Mississippi Governor Haley Barbour has predicted that a State license plate honoring a former leader of the Ku Klux Klan will not be approved by lawmakers. However, the Republican official has not denounced the efforts to produce the controversial plate.
According to media reports, the Mississippi division of the Sons of Confederate Veterans, a heritage group, has proposed a series of license plates to mark the 150th anniversary of the Civil War. One of the commemorative plates would recognize Confederate General Nathan Bedford Forrest, who led a cavalry regiment and was one of the first to grasp the doctrines of mobile warfare. After the war he became the first Grand Wizard of the KKK.
However, it is widely believed that Forrest distanced himself from the KKK later in life and even promoted equal rights for African Americans. Nonetheless, the Mississippi branch of the National Association for the Advancement of Colored People has denounced the proposed plate. The group's president Derrick Johnson said it is "absurd" to honor a "racially divisive figure," quoted by The Huffington Post.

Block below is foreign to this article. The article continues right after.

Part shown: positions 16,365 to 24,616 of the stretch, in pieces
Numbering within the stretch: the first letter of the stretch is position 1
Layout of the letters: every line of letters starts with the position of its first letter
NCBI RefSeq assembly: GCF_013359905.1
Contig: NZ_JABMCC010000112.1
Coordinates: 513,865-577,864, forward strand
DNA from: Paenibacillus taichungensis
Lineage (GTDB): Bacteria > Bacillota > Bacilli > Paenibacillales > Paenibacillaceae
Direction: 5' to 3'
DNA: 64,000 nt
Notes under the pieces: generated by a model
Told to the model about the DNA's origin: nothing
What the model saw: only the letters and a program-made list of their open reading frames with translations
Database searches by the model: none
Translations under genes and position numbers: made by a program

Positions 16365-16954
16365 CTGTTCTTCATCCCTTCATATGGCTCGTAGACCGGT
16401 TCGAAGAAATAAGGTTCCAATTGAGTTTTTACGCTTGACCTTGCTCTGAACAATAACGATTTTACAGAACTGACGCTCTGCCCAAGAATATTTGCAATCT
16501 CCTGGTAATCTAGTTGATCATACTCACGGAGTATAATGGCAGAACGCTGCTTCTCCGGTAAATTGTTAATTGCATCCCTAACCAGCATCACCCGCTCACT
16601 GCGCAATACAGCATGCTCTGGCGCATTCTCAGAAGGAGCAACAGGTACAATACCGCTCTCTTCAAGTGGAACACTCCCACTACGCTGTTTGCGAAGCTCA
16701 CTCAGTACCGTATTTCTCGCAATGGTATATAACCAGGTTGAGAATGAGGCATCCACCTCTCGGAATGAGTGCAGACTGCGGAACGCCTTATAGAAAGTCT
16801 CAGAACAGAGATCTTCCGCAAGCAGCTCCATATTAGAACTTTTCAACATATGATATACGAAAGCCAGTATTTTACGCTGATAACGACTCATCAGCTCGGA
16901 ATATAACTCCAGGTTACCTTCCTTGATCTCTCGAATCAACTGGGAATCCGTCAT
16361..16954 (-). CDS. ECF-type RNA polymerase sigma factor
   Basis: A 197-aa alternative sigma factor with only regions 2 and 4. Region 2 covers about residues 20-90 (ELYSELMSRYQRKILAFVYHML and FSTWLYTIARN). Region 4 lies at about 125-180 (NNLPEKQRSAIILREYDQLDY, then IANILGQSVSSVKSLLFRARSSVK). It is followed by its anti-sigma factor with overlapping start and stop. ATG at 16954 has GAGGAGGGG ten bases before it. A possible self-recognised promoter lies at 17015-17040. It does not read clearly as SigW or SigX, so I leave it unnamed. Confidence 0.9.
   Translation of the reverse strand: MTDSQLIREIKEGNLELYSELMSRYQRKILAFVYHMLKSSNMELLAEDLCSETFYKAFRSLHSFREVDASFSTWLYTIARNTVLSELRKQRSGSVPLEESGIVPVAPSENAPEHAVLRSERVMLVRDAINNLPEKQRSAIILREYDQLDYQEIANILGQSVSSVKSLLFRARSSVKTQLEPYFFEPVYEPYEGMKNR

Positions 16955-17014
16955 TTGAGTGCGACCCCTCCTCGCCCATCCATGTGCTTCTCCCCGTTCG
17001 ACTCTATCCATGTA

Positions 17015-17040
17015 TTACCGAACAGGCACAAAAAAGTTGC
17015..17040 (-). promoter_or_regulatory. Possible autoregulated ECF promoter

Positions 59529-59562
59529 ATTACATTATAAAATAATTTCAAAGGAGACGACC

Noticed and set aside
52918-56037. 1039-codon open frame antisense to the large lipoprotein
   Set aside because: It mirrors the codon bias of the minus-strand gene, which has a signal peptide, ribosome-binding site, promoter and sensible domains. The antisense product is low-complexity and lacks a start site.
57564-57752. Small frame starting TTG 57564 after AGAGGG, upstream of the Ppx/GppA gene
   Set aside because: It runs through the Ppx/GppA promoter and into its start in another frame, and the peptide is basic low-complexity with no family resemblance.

Barbour, who is a rumored GOP candidate for the 2012 Presidential election, said that the former KKK leader is a "historical figure."
"I don't go around denouncing people," Barbour said, quoted by the news provider. "That's not going to happen. I don't even denounce the news media."
Barbour was criticized late last year for his praise of the Citizens' Councils of Americans (CCA), a former white supremacy group that opposed racial integration, during an interview with The Weekly Standard. He also said that racial tensions were not "that bad" in Mississippi during the 1950s and 1960s.